My advice is this. Unless you can make very good arguement for why you think you should be holding that stock for whatever time frame, sell it and take your profits off the table. There are just too many other good stocks out there to put your money in. Be in stocks that you firmly believe in, not in onces that you don’t understand and can’t explain why you are in them. When all else fails, trust your gut. NEVER hold onto a stock that your gut is telling you it is time to sell. Your gut is almost never wrong in cases such as these.

If the stock represent a long term hold, then your research should include authoritive information on the industries outlook over the next five years along with the company’s true income outlook. If it looks bad then your may want to sell. If your stock is in an emerging market you’ll want to look at a ten year prospectus on the industry and be prepared to treat the stock similar to a ten year bond, meaning hold your position.

If the stock represent short term, aggressive profit only then based the sale on a certain price. If the market expects a fall to continue get out asap. You should have a 3 month time frame to get good figures on the industry’s outlook, set a bottom price for selling and sell at the point.

I generally read analyst research and pay attention to consensus ratings. My rationale is that what is going to happen in the market is driven by the opinion-makers. A company may have great long term prospects, but the stock will go nowhere until respected analysts begin to take notice. I wait until that happens before getting in.

Likewise, when the analysts lose favor, the stock will plummet, even though it may subsequently rebound. I used to look at my overall return and was very happy to see that a stock had tripled, etc. But over time the gains sometimes were reduced to only double. I realized also that this didn’t show me return over time. If something doubled in year one and was level in year 2, essentially, I would be getting 0% return on my money (which was also at risk!).

My solution to this is that I usually give a stock a grace period after purchase, but when I see that a stock has made money (usually at least 15%), then I put in a 15% trailing stop loss sell order to ensure that I don’t lose my initial investment (and if the stock continues to rise, I lock in more profit). But, if a stock is going to decline, it is better to avoid losing the 15%. Consequently, I narrow the stop loss based on the direction of analyst sentiments.

Generally, I buy when analyst sentiment is strong, so 15% is the figure for a strong buy stock. I may reduce the stop loss to 10% for “”Buy”” and to 5% for “”Hold.”” If the consensus is “”Sell,”” I just sell.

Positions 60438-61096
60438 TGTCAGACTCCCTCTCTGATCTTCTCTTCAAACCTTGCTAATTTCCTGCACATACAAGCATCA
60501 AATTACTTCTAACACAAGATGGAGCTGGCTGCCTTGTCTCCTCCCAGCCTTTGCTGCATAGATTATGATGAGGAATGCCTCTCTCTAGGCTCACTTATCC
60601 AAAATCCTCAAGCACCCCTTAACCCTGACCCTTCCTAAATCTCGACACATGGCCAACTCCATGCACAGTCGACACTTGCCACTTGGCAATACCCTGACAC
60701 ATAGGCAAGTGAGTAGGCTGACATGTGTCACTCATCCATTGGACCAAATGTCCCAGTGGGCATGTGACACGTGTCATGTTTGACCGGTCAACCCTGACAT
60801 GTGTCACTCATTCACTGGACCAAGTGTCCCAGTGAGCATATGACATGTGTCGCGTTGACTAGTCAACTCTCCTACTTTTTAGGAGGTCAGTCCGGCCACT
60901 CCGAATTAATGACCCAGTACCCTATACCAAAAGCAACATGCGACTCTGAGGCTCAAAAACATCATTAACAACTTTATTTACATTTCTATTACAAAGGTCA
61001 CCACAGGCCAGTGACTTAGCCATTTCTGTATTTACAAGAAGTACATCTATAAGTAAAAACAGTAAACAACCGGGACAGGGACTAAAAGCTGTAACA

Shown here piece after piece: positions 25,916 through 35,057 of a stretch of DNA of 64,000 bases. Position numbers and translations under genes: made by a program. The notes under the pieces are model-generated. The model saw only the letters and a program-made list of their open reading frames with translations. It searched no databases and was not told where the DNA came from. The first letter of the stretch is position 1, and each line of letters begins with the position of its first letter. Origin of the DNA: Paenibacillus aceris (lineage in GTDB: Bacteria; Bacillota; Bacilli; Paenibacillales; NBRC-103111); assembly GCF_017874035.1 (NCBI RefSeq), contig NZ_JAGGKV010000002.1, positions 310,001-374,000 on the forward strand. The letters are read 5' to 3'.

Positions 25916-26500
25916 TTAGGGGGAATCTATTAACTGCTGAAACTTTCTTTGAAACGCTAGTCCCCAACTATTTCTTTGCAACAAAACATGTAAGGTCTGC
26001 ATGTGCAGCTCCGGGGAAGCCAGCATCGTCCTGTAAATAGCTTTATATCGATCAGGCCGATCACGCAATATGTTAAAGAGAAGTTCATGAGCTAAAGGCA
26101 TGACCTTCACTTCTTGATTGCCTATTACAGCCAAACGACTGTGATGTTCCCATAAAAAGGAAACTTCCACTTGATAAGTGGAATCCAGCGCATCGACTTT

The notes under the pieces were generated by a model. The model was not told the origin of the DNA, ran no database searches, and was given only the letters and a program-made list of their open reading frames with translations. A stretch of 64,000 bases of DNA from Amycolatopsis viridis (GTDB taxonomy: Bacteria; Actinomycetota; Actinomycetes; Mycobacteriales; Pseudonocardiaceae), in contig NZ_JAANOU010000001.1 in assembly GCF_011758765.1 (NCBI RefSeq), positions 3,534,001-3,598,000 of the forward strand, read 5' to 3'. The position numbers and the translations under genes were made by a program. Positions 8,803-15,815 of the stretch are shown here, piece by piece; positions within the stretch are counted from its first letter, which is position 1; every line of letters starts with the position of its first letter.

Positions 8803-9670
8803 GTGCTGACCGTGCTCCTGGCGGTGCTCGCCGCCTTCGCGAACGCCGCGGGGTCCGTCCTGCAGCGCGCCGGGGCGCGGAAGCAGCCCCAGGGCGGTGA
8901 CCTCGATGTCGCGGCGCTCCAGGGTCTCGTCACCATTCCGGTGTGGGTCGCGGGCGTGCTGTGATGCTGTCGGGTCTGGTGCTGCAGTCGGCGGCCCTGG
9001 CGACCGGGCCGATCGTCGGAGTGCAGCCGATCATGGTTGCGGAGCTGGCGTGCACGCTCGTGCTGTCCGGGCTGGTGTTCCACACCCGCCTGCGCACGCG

When the stop loss triggers, I watch the stock and may buy a stock I like again, usually waiting until the price has dropped another 10%. Note that I am doing most of my trading in retirement accounts, so I usually don’t have to deal with tax issues.

I consider selling if the price of a stock has dropped substantially, or remained stagnant for several months. I also evaluate earnings trends, management changes, revenue growth et cetera. I note whether the company’s fundamentals remain strong. I usually get the information i need from the Securities and Exchange Commission, which makes corporate filings available for free. I try to think about the company’s product line. If it depends on one product alone and has no plans of broadening its product base, i believe it is the right time to sell the stock. With this mind-set i rarely lose money when selling my stocks.

While some of these suggestions are reasonable, others are not. Although it is a well-known fact within the world of finance that historical results are not indicative of future returns, a surprising number of people look at the past to determine when to sell (in the present). If sales increase every Christmas in a predictable fashion, that should have no effect on the market, as that increase has already been priced into the current price of stocks. Stock prices will rise during the holidays only if profits are greater than the market had previously expected. Thus, while there is sometimes a somewhat cyclical pattern in the market, that trend is induced by companies exceeding expectations, not by their simply meeting them through annual holidays.


  1. kewsh

    I would take the $2,000 and invest it into a money market savings account. I’m not savy enough to invest in a stock market as volatile as ours.

  2. Kevin

    I honestly feel that the best way to make a stable $2,000 dollars would be to invest in a company that you don’t normally hear about in the media, but does relatively good in the stocks. Something such as AMD or Red Hat. Because the media cannot affect them as much, the stocks would continue to grow and grow due to its support from its customers. The only thing that could happen to them are their competitors (Say Intel) to come out with something better than them. But if you choose the right company, you’ll be okay.